4.8. Setting up RC speed control
This section explains how to set up the Tic to read a hobby RC servo signal and use that signal to control the speed of the stepper motor.
In this mode, the Tic will behave like an electronic speed controller (ESC), except with a stepper motor instead of a DC motor.
If you have not done so already, you should follow the instructions in Section 4.3 to configure and test your stepper motor. Next, with the system unpowered, connect your RC receiver to the Tic’s GND, 5V, and RC pins as shown in the diagram below.
In this configuration, the RC receiver will be powered by the Tic’s 5 V regulator via the 5V output pin. If you want to power the receiver from another power source instead, you should not connect the Tic’s 5V pin to it as doing so would short the two sources together and could damage the Tic or receiver.
If the Tic gets reset when you plug in your RC receiver, it might be because the in-rush current of the receiver is too much for the Tic’s 5V line and causes its voltage to drop temporarily. As general good engineering practice, we recommend making and breaking electrical connections only while your devices are powered off.
Example Tic scaling settings for RC speed control mode.
Now connect the Tic to your computer via USB. In the Tic Control Center software, set the Tic’s control mode to “RC speed” and click “Apply settings”. In the “Scaling” box, click “Learn…” to start the Input Setup Wizard. The wizard will help you measure the neutral, maximum, and minimum positions of your RC signal. When the wizard is finished, it will set five of the input scaling parameters (input maximum, input neutral max, input neutral min, input minimum, and invert input direction) appropriately so that the neutral RC signal gets mapped to a velocity of 0, the maximum RC signal gets mapped to the target maximum, and the minimum RC signal gets mapped to the target minimum. You should change the target maximum to be equal to the maximum velocity that you want your motor to move in the forward/positive direction. Since you already set the “Max speed” parameter in the “Motor” box (see Section 4.3), you could just copy that value into the target maximum box. If you want your motor to go the same speed in both directions, you should set the target minimum to the negative of the target maximum. Otherwise, you should set the target minimum to be the lowest (most negative) velocity that you want your motor to have when moving in the other direction. Click “Apply settings” to save these settings to the Tic.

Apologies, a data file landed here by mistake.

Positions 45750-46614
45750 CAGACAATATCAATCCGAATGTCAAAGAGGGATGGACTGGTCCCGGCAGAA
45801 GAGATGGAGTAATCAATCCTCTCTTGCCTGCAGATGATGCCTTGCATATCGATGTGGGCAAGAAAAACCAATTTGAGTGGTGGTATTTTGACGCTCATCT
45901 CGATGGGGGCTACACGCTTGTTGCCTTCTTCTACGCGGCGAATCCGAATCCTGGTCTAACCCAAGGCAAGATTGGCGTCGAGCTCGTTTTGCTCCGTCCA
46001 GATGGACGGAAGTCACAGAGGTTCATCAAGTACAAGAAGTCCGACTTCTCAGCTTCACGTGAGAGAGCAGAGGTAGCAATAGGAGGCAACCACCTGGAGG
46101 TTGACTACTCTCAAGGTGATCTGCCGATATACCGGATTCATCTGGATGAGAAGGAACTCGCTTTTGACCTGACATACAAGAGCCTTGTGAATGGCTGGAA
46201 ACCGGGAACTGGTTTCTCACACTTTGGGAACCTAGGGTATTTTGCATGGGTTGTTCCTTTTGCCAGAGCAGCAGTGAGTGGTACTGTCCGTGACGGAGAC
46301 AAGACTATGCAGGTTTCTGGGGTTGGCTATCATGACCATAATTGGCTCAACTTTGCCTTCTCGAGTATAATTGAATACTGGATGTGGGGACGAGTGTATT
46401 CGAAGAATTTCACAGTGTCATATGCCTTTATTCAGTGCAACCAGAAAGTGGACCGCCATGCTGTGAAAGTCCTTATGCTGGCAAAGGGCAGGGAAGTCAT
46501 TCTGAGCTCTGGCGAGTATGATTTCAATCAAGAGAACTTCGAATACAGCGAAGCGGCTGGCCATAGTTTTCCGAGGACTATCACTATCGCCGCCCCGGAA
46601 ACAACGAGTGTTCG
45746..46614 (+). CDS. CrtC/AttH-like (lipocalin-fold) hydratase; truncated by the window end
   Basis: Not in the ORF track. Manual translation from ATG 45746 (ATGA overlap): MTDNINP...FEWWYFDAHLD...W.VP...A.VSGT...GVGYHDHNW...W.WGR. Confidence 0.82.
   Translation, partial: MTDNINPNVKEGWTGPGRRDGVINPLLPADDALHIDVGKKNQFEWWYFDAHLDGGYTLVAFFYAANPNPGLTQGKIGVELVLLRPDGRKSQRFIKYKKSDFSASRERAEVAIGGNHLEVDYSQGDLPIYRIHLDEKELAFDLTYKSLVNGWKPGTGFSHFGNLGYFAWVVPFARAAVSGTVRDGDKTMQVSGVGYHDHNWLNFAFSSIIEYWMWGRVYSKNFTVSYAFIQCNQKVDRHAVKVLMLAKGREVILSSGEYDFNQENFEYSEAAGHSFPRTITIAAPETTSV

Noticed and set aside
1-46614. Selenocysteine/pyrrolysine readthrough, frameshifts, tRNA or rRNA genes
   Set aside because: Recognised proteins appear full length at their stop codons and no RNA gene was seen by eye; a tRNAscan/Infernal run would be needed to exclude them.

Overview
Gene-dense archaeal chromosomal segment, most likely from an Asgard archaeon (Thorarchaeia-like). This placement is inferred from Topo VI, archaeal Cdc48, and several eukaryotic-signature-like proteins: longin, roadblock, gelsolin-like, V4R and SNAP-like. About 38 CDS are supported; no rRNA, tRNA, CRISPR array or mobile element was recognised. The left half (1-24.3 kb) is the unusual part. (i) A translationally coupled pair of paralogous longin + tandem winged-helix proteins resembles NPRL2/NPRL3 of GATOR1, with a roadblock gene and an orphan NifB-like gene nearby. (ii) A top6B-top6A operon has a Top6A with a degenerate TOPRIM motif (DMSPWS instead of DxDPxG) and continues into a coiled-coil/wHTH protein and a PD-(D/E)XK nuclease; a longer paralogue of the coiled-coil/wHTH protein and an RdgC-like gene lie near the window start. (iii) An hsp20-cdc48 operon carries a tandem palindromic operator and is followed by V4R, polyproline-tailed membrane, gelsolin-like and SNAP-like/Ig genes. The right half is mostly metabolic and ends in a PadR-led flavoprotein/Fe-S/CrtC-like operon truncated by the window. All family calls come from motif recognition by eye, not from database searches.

Now connect motor power and click “Resume” to start your system. If the Tic Control Center software says “Motor de-energized because of safe start violation.”, you should center your input. After doing that, you should be able to move your RC input to control the speed of the motor.
The safe-start feature helps prevent unexpected motion of the stepper motor by making sure that the stepper motor does not start moving until after your RC input goes to the neutral position. When you are starting up your system, you will always have to move your input to the neutral position if it was not there already. It is possible to disable this feature by checking the “Disable safe start” checkbox in the “Advanced settings” tab.
You should make sure that the motor is moving in the correct direction. If it is not, you can check the “Invert motor direction” checkbox to fix it. (You could also rewire the stepper motor to reverse the current in one coil, but be sure to turn off the stepper motor power before doing that.)
Finally, check the “Scaling degree” parameter. The default setting is “1 – Linear”. If you want finer control at low speeds and coarser control at high speeds, you can change it to one of the higher settings.
For details about what kind of RC signals the Tic can accept, and how the input scaling works, see Section 5.2.